We have a decent Mailbox. Thanks to VAR. Mail firstname.lastname@example.org
Is it a Blue Peter competition?
It’s like they had a secondary school competition to design VAR instead of actually getting a company to do it…
Relieved Spurs are through, Rochdale where excellent again and fair play to their supporters.
Exploring all the VARiables
It’s good to see that VAR is being thoroughly tested prior to its possible full-time introduction.
The first 45 minutes last night surely saw every possible way to mishandle it explored in full, which is an important part of any testing phase.
Talking Moira and VAR
I’m sure you’ll get plenty of emails about the game last night and VAR but I wanted to pick up on an incident that wasn’t really discussed too widely, but maybe shows in a nutshell why VAR is so difficult to implement in football – the Lucas Moura (or Moira, to Robbie Savage) penalty claim.
Lucas Moura was running in to the Rochdale penalty area chasing the ball down and may or may not have got to it before the goalkeeper when a Rochdale defender stepped across him with a shoulder into his chest, knocking him over. The defender was making no attempt to get the ball, simply to impede the attacker and did so. It was one of those that normally gets labelled “soft”, “anywhere else on the pitch”, etc. but by the laws of the game is an offence, punishable by a free kick, or a penalty if it’s inside the penalty area.
It was reviewed by VAR and the decision was no penalty (obviously, this is not accompanied by an explanation). So we go to the expert referee in the studio – Chris Foy, who informs us that it was the correct decision but again, no explanation, either at the time or later. Presumably this was because there isn’t a valid explanation to why this wasn’t deemed an offence, other than it’s an accepted norm that “there has to be a bit more in it” to be a pen. In fact, I even heard Graham Poll use that phrase as a pundit on another game recently. Now, we all expect ex-players, as they did last night, to say that type of thing but for VAR to work surely the referees need to have clearer definitions of what is an offence and what isn’t so that these can be used be given as justification.
We can all accept (well, most of us can) a referee with one look at it making a call during the game and getting some wrong and some right. Yes, he’ll get get some wrong but he’ll get many more right, and those that are wrong will often be because a player is deliberately exaggerating or initiating any contact.
But when we go to VAR and neither that or an expert referee can justify a decision it’s a mess and makes you wonder how that really helps the game, referees, fans, or players.
Final point, whether you think Son’s feint was legal or not, on the VAR review, it was obvious that the encroachment had occurred first, initially by Tottenham players, so should have been a re-take. Again, this wasn’t discussed or used to inform the on-field decision-making.
It all just seems so arbitrary to me what they decide to pick up on and how they apply the laws. For me, bringing in VAR needs to be done thoroughly with clear analysis of all factors including providing clear explanations (sounds really exciting doesn’t it!) or not at all. I think I know which I’d prefer.
Dave B, Stevenage
Everything we thought we knew is wrong
I’m confused. After a lifetime of watching football and thinking I have a fair idea of the laws of the game, after watching the shambles of a Spurs game last night I have a question.
For years we have seen two players tussling over a ball, two or three yards outside the area, as play continues they then end up inside the penalty box and the player with the ball hits the deck.
In the last forty years in every occurrence I can remember the referee has brought the play back to where the offence started and given a free kick.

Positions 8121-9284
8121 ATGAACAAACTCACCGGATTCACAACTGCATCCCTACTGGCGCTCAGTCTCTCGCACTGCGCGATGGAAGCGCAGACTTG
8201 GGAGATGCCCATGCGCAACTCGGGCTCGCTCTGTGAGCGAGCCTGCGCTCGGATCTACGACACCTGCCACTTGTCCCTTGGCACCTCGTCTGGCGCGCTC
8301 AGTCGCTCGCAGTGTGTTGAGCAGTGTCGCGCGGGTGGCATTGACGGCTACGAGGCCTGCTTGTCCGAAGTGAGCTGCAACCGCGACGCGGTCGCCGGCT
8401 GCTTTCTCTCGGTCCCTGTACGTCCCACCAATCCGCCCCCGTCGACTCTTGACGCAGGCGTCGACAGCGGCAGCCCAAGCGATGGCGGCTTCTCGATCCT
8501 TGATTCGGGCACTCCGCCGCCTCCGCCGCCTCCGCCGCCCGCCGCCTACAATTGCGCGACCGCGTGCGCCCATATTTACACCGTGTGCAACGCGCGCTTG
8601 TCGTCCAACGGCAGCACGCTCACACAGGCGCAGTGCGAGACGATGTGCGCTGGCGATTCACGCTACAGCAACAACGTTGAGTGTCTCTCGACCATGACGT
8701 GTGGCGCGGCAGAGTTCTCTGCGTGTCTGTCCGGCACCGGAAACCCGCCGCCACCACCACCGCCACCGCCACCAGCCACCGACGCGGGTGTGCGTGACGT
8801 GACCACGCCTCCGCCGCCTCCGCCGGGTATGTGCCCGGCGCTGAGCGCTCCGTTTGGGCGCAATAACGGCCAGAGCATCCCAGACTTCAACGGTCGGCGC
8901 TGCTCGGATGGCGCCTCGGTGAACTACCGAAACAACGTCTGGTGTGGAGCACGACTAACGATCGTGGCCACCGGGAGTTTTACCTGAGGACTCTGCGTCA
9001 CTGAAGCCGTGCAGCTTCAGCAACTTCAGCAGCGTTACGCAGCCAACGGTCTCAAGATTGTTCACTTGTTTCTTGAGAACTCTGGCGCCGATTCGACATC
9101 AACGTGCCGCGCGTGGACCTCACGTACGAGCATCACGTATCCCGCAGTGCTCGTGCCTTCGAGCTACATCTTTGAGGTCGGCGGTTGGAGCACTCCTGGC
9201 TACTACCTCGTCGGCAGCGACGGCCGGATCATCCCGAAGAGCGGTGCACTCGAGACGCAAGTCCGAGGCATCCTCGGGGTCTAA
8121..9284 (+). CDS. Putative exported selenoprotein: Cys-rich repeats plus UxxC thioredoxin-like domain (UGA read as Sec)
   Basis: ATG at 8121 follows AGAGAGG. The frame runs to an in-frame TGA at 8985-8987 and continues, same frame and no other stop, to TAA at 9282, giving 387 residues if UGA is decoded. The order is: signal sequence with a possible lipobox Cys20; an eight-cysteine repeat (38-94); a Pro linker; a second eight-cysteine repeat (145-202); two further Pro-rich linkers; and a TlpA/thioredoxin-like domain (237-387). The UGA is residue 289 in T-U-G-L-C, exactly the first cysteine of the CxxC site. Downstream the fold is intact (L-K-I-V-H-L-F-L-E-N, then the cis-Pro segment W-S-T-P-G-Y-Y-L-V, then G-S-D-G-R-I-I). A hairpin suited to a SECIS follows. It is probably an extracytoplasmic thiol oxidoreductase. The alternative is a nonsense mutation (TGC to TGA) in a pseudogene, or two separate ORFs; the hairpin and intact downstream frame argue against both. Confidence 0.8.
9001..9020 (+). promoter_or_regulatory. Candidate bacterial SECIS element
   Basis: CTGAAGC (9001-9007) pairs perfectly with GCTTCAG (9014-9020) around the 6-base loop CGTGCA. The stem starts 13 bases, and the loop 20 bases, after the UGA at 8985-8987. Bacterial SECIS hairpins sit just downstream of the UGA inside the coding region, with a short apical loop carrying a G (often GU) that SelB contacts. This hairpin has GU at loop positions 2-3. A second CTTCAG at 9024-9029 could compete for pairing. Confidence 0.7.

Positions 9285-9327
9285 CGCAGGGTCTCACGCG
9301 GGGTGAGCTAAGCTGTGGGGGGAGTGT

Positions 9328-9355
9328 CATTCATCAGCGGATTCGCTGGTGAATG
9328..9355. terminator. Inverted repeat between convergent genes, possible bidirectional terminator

Last night, after what seemed like the length it would take to reproduce the Mona Lisa whilst the referee gurned with his finger in his ear before giving the penalty, we were then told by BT’s ‘expert’ Chris Foy (Homer to his ‘mates’) that the referee had in fact made the correct decision.
So, my question is, who’s right? The entire history of association football or one gormless berk destroying the game with the use of VAR?
I’m just counting the hours until I am ‘mansplained’ away from my rage at yet another not given penalty to my team whilst, at the same time, hearing the referee lauded for ‘bringing the play back to where the offence began’ and then, knowing how VAR seems to work for my team, getting a player sent off for complaining.
I was at Wembley and…
I would like to think I’m one of the more balanced, patient and considered football fans. We do exist, but having got back from freezing my knackers off at Wembley, I can’t find the words to fully explain how terrible the application of VAR is, particularly for the fans that are left bemused on the side lines as goals are disallowed, free kicks become penalties and everyone downs tools for minutes at a time.
I witnessed, and was part of, a demonstration of VAR killing football. A high tempo game, with a surprisingly upbeat crowd, was wrecked because the referees don’t know how to apply the rules and the crowd are left completely in the dark about where the referees confusion is. When both sets of fans are jeering the same reviews you know something has gone badly wrong, and when Spurs (my team) were upgraded from a free kick to a pen I wasn’t pleased, I was genuinely embarrassed to be a beneficiary of this flawed and ill judged system. I saw seven goals tonight (Seven!) but my abiding memory is 26,000 supporters around me looking on in sheer confusion as their enthusiasm was drained from the match.
We played some glorious football, and so did Rochdale, but this horrid VAR system will continue to dominate with negative headlines until it is sorted or abandoned. As a fan who has now experienced it first hand, I hope never to again.
…So obviously I never ever want to see VAR ever again. It replaces human error with human error so adds no benefit. And then it ruins the flow of the game which makes it worse.
Well done Rochdale for two great games.
Dave, Winchester Spurs (Lucas Moura looks like the real deal)
What has happened to Harry Winks?
I’ll let the more concise and bothered pick the bones out of VAR. Amount of time wasted was more ridiculous than some of the decisions made.
How poor did Spurs look in the first half?
Foyth/Dier one hell of a bad combo. JF surely will be converted to a CDM type player or one of a three, absolutely cannot play as half a centre-back pairing but his ball control and confidence going forward does look decent.